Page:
- China’s consumer price index rose 1.2% yoy in May down from 1.5% in Apr. Lower food inflation, energy costs and housing slump continue to put a lid on inflation.
- China’s M2 supply gained a paltry 10.8% yoy in May, up from 10.1% in Apr.
- China’s fixed assets investment grew 11.4% yoy in May, slowing pace from Apr’s 12% rise.
- Bank of Korea lowered interest rates to a record low 1.5% in June, down from 1.75% in May due to the dim economic outlook.
- India’s industrial production leaped 4.1% yoy in April from 2.1% in May well above market expectations.
Bottom line: The macro data flow reserved few surprises with the exception of the Japanese GDP that points to a more solid long term recovery. China came again under scrutiny due the lackluster economic performance and the bubble in its A-share stock market. This situation led investors to pull out huge sums from Chinese equity funds, spreading the contagion worldwide: last week emerging market funds suffered outflows for USD 9.3bn, the largest since the financial crisis, of which USD 7.1bn were withdrawn from Chinese equity funds.
- Egypt’s government has approved the proposal to set up a sovereign investment fund to encourage diversification and support sustainable economic and social development. The fund, named Amlak, will act as the state’s investment arm. No further details were given about the fund including when it would begin operations or the amount of money it would manage.
- Annual urban and core inflation were up in Egypt in May, with the former rising to a five-year peak of 13.1% thanks to food prices, while the latter came in at 8.14% (Apr: 11% and 7.19% respectively).
- Egypt‘s Financial Supervisory Authority proposes to introduce covered bonds and non-rated bonds to expand financing options for real estate developers and SMEs; currently, over 90% of bond issues in Egypt are by the government.
- Egypt’s foreign currency reserves touched USD19.56bn in end-May, from USD 20.525bn the month before, according to the central bank.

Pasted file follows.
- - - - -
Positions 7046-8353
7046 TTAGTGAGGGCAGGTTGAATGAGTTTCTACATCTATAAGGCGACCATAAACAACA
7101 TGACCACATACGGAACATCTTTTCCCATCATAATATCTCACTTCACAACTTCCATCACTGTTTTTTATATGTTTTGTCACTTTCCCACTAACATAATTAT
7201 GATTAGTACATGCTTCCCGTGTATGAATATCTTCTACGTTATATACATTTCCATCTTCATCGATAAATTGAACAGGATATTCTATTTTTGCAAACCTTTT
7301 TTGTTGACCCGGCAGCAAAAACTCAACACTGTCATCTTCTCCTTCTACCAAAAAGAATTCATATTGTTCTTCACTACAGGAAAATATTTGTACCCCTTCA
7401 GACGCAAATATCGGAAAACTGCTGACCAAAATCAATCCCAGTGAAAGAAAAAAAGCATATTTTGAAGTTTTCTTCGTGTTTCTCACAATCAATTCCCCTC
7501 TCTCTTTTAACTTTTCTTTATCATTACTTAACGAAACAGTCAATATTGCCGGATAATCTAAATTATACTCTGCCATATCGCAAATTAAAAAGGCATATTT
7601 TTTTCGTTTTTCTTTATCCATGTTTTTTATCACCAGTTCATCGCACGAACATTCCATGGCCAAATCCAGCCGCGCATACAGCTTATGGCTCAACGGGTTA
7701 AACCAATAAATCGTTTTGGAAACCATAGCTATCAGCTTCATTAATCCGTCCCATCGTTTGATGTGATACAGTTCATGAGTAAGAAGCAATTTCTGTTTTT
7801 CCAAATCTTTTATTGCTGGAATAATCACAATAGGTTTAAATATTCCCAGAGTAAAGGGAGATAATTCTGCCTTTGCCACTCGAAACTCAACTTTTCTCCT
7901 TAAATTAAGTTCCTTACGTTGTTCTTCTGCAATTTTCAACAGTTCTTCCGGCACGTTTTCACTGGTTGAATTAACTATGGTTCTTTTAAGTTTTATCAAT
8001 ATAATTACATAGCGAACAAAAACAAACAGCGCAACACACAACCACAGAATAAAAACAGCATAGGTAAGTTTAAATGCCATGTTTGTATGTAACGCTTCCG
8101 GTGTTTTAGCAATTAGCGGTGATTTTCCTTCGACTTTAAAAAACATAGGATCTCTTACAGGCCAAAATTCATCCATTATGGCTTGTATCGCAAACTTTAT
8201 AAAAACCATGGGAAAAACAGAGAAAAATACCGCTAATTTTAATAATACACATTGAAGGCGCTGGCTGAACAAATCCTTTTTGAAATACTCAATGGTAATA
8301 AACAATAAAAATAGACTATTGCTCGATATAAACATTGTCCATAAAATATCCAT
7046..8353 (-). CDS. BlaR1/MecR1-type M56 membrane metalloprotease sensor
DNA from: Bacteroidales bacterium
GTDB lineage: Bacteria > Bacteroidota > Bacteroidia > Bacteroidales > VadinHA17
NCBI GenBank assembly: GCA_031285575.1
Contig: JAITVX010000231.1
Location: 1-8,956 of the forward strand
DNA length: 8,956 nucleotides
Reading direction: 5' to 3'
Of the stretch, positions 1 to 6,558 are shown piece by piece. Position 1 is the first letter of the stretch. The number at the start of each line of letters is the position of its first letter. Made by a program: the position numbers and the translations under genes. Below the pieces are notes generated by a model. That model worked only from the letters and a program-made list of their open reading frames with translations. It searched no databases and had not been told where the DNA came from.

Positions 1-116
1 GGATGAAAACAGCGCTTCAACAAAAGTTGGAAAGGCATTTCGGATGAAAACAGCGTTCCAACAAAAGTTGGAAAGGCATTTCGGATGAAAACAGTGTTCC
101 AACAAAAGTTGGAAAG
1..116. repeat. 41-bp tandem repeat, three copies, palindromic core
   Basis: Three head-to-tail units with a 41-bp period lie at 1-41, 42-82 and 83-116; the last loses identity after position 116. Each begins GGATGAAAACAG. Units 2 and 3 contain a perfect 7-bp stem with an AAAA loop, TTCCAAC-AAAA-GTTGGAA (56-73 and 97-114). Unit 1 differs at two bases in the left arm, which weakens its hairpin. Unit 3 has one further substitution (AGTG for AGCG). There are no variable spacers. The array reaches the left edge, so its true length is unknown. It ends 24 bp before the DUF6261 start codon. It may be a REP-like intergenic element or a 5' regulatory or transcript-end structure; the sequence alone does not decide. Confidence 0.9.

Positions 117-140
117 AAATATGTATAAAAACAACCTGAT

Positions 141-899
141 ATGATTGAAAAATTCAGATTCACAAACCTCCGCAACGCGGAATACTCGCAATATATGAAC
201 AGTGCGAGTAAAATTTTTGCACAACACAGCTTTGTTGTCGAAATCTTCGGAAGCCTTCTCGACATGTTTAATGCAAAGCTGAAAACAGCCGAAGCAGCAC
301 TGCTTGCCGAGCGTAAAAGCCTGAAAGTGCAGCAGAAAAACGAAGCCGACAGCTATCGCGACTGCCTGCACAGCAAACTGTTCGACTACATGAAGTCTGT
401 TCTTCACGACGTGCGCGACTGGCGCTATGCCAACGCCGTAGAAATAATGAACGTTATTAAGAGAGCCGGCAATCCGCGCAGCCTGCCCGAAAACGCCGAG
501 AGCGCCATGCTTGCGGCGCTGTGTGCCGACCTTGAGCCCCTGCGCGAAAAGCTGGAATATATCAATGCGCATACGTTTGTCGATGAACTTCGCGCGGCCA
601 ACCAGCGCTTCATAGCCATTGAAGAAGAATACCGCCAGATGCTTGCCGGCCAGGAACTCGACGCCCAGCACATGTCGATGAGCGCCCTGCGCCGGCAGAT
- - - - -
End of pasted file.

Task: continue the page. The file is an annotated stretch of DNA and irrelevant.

- Egypt posted a current account deficit of USD 4.1bn in Jan-Mar this year, down from a surplus USD 322.9bn in the same period last year, as a result of widening trade deficit and a pause in aid payments from the Gulf nations.
- Chinese investments in Egypt, since 1970 till now, are estimated at USD 477mn, revealed the head of the economic and trade office in China’s Egyptian embassy.
- Iraq reduced its oil output growth targets, claiming it would raise production by almost 60% by 2020 at best versus previous calls to triple output. The revised targets are also due to delayed investments, red tape, infrastructure bottlenecks and a fight against Islamist militants.
- Jordan’s government seeks to secure external financing worth USD 3.4bn through grants and loans between Apr 2015 and Mar 2016; according to the IMF, the value of loans from external lenders is estimated to be around USD 2.6bn, while confirmed grants from Arab and foreign donors are worth USD 800mn.
- Lebanon is expected to save between USD 1.0-1.5bn on its energy bill annually, according to the central bank governor.
- Oman’s total oil and condensates production grew 1.53% mom to 30.22mn barrels in May; the average daily production stood at around 974,990 barrels.
- Oman’s inflation declined 0.4% yoy in May and 0.04% mom.
- Qatar lowered its 2015 economic growth forecast to 7.3% from the projected 7.7% six months ago, disclosed the Ministry of Development Planning and Statistics, and also expects budget to swing to a deficit next year, at about 4.9% of GDP.
- Qatar‘s crude oil production is expected to rebound, averaging 709k barrels per day (bpd) in 2015, according to the Qatar National Bank. Crude production had declined to 635k bpd in Apr 2015 from 708k bpd in Mar.